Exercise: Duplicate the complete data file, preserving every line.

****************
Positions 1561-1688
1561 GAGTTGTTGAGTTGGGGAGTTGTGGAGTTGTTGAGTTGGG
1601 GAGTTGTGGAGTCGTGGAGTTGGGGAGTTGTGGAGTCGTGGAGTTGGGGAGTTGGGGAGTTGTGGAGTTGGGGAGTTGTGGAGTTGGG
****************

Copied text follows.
Positions 1561-1688
1561 GAGTTGTTGAGTTGGGGAGTTGTGGAGTTGTTGAGTTGGG
1601 GAGTTGTGGAGTCGTGGAGTTGGGGAGTTGTGGAGTCGTGGAGTTGGGGAGTTGGGGAGTTGTGGAGTTGGGGAGTTGTGGAGTTGGG